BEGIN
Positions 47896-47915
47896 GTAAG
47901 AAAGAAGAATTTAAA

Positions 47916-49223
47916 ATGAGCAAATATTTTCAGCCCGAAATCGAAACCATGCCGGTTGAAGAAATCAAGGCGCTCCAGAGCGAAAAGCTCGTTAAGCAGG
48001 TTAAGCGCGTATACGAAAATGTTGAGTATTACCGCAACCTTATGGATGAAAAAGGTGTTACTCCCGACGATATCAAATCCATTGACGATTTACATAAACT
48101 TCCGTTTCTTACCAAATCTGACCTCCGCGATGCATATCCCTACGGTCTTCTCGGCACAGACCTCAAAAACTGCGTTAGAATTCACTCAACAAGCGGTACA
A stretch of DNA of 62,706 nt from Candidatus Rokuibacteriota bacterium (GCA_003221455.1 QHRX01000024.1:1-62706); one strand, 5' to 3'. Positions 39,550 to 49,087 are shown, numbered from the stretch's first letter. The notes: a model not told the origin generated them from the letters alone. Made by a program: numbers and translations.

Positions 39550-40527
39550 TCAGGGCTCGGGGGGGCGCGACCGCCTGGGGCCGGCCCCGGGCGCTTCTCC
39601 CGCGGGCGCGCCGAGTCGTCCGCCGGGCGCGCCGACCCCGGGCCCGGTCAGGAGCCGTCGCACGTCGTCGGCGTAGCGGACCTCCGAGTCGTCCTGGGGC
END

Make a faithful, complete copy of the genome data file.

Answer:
Positions 47896-47915
47896 GTAAG
47901 AAAGAAGAATTTAAA

Positions 47916-49223
47916 ATGAGCAAATATTTTCAGCCCGAAATCGAAACCATGCCGGTTGAAGAAATCAAGGCGCTCCAGAGCGAAAAGCTCGTTAAGCAGG
48001 TTAAGCGCGTATACGAAAATGTTGAGTATTACCGCAACCTTATGGATGAAAAAGGTGTTACTCCCGACGATATCAAATCCATTGACGATTTACATAAACT
48101 TCCGTTTCTTACCAAATCTGACCTCCGCGATGCATATCCCTACGGTCTTCTCGGCACAGACCTCAAAAACTGCGTTAGAATTCACTCAACAAGCGGTACA
A stretch of DNA of 62,706 nt from Candidatus Rokuibacteriota bacterium (GCA_003221455.1 QHRX01000024.1:1-62706); one strand, 5' to 3'. Positions 39,550 to 49,087 are shown, numbered from the stretch's first letter. The notes: a model not told the origin generated them from the letters alone. Made by a program: numbers and translations.

Positions 39550-40527
39550 TCAGGGCTCGGGGGGGCGCGACCGCCTGGGGCCGGCCCCGGGCGCTTCTCC
39601 CGCGGGCGCGCCGAGTCGTCCGCCGGGCGCGCCGACCCCGGGCCCGGTCAGGAGCCGTCGCACGTCGTCGGCGTAGCGGACCTCCGAGTCGTCCTGGGGC